Last Chance to Submit Narnia Trivia Questions!

Time is running out to submit trivia questions for the special “Stump a NarniaWebber” episode of Talking Beasts: The Narnia Podcast. We think this is going to be a lot of fun and we hope you will all participate!

Questions must be in by this Friday, February 15, 11:59pm EST.
Send here: (No limit)

Selected questions will be posed to Rilian, Glumpuddle, and Dot in a competition to see which podcaster has the most Narnia knowledge! The video will be posted on March 17.

Anything Narnia-related is fair game. Books, movies, behind-the-scenes facts, filmmakers, actors, C.S. Lewis’ life, etc.

A note on difficulty level: Ideally, the answers should not be immediately obvious to a person who has read the books and seen the movies a couple times, but shouldn’t require a photographic memory ether. If you are unsure if a question is too difficult, making it multiple-choice might help. (If we edit your question, you will still receive credit on the show)

15 Responses

  1. Larissa says:

    The Lion, the Witch and the Wardrobe is an allegory for the story of Christ. There is symbolism throughout the story. Explain the symbolism of Father Christmas's gifts in relation to the Bible.

    • Thunder-Fist says:

      Allegory and symbolism aren’t the same thing. Allegory is fixed and objective, symbolism is neither. Since LWW isn’t an allegory (a common misconception) such a question would be subjective and not really suitable for a trivia show. Unless they’re looking for essay questions .
      Though I know many of us have heard this quote many times, I will still parrot Tolkien’s oft-cited views on allegory:

      “I cordially dislike allegory in all its manifestations, and always have done so since I grew old and wary enough to detect its presence. I much prefer history – true or feigned– with its varied applicability to the thought and experience of readers. I think that many confuse applicability with allegory, but the one resides in the freedom of the reader, and the other in the purposed domination of the author.”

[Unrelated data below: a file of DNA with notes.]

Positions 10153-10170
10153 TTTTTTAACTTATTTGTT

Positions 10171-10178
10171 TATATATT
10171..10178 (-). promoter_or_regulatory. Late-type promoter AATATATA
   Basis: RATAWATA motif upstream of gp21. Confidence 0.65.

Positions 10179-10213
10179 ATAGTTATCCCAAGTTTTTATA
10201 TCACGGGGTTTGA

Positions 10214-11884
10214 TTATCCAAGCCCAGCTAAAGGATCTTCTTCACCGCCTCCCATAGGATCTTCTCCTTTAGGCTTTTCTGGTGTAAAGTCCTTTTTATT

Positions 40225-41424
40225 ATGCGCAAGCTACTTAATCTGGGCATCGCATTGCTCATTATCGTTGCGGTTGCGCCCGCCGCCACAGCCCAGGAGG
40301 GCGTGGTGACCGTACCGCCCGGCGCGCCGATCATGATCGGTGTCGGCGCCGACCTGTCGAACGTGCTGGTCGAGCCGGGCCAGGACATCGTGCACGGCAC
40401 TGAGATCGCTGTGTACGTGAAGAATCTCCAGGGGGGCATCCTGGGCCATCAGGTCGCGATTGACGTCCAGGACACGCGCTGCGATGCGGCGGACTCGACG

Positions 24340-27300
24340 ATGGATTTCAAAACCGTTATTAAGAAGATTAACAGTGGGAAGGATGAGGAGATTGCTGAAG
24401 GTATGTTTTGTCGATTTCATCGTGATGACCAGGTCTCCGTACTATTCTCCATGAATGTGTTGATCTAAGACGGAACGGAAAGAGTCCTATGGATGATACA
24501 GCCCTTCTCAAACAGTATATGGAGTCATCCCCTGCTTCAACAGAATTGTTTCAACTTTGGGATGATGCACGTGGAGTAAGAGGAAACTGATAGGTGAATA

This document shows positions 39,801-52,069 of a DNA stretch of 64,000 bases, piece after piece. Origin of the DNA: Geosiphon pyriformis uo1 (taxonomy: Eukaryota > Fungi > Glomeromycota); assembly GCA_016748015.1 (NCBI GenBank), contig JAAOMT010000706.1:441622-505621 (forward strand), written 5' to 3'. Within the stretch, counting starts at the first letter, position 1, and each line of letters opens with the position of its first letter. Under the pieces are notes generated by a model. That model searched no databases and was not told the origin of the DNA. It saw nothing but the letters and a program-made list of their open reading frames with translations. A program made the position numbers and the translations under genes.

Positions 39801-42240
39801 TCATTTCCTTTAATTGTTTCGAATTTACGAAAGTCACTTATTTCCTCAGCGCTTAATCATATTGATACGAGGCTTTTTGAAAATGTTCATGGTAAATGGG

• Col Klink says:

      Meh, I'm really not a fan of interpretations of LWW that interpret every plot point and detail as symbolizing something else. C. S. Lewis wasn't just trying to convey a message. He was writing stories that would stand on their own as entertainment in their own right.

      If you, yourself, have a theory as to what the Christmas gifts represent, I'd be happy to hear it out of course. I don't deny that Narnia has allegorical elements. Saying that the whole thing is an allegory just rubs me the wrong way.

      • Cleander says:

        I think Narnia should be principally enjoyed as a story before one can hope to divine much meaning from it. That being said, I have extensive and (I think) well-founded explanations for most of the books' symbolism (though not for every plot point of course).
        As for the gifts, here are my thoughts:
        The Sword: The sword of the Spirit, the Word of God.
        The Shield: The Shield of Faith.
        The Horn: Prayer
        And I'm at a complete loss to explain what on earth the other gifts represent, so…

      • Keeper of Lantern Waste says:

        I think 'marketing' Narnia as a Christian allegory alienates a lot of potential readers. The parallels are there obviously, but I don't think Lewis sat down and thought "Huh I wonder what would be the best way to represent such and such?"

        Likewise, if I tried to convince someone to read the Journey to the West, I wouldn't be like "Oh its this allegory to enlightenment!" I'd say something more like "So there's this monkey named Sun Waking whose basically straight out of anime right? Well one day he busts into the court of the Jade Emperor and…"